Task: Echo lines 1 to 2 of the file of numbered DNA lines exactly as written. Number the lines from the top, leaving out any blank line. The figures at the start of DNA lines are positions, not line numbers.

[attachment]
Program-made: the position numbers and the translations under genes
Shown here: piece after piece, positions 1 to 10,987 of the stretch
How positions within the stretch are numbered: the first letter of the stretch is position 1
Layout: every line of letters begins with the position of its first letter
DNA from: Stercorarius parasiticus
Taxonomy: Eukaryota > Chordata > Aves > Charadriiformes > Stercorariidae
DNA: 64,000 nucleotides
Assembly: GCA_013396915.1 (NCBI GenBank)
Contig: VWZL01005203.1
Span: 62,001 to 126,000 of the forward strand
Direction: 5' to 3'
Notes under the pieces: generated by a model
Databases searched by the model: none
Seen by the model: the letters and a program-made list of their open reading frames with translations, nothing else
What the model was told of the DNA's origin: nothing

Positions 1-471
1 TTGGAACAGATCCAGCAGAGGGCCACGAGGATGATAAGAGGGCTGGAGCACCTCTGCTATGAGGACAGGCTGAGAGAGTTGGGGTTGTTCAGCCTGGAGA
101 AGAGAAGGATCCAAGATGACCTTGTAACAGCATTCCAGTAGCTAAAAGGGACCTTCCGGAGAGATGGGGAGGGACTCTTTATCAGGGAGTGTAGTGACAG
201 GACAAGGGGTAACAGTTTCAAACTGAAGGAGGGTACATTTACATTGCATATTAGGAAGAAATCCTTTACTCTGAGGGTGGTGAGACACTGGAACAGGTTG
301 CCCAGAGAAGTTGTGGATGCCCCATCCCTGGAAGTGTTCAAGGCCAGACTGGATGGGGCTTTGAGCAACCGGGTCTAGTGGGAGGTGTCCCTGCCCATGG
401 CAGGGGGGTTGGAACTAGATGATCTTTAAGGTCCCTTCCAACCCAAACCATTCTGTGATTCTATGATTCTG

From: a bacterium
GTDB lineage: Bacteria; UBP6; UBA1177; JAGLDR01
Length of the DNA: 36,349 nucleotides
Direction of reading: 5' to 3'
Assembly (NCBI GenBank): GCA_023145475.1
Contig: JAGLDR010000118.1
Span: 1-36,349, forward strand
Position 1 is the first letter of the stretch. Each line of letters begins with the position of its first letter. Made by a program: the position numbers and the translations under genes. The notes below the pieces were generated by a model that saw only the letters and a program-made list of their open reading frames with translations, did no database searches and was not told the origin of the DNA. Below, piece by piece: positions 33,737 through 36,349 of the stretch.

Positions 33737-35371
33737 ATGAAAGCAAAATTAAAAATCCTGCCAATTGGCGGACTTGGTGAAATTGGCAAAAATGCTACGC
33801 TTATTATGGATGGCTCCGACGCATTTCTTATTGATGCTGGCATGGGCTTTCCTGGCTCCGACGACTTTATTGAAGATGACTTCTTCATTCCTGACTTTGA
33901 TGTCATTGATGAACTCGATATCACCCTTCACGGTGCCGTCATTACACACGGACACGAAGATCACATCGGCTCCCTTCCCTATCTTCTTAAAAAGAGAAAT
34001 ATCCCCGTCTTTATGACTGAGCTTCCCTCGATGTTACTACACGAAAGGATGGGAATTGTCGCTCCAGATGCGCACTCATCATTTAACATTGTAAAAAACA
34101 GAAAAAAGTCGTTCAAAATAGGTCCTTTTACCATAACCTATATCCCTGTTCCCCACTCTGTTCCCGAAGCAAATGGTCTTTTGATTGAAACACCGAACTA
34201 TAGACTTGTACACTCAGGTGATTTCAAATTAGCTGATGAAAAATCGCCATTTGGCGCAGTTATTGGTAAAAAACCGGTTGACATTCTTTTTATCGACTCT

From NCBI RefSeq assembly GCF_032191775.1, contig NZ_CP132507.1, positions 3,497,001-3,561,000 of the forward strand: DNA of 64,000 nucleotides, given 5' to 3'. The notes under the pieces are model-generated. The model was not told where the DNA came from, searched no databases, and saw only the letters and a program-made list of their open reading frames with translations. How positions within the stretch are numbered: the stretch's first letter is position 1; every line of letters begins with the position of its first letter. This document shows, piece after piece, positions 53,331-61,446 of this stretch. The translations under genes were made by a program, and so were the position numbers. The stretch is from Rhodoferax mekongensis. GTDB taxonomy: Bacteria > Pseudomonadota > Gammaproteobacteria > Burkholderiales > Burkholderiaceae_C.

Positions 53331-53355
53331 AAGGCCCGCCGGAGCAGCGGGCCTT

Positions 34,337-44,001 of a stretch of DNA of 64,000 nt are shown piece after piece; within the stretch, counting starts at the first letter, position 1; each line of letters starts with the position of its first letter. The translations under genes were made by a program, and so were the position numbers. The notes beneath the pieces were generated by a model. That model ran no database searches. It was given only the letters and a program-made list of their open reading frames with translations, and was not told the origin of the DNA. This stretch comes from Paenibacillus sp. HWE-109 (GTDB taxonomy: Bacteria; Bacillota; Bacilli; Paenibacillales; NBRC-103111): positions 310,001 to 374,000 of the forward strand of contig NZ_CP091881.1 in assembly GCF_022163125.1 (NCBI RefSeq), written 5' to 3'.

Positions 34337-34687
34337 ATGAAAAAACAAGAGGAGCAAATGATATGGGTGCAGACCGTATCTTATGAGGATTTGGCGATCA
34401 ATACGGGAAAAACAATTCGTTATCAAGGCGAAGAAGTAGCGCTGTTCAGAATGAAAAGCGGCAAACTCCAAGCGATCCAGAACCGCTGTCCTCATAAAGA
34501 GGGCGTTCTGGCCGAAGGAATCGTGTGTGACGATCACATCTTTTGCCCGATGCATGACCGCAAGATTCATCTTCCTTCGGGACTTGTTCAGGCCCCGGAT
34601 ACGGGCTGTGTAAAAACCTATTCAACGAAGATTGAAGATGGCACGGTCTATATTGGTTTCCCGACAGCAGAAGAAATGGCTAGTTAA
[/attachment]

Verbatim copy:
Program-made: the position numbers and the translations under genes
Shown here: piece after piece, positions 1 to 10,987 of the stretch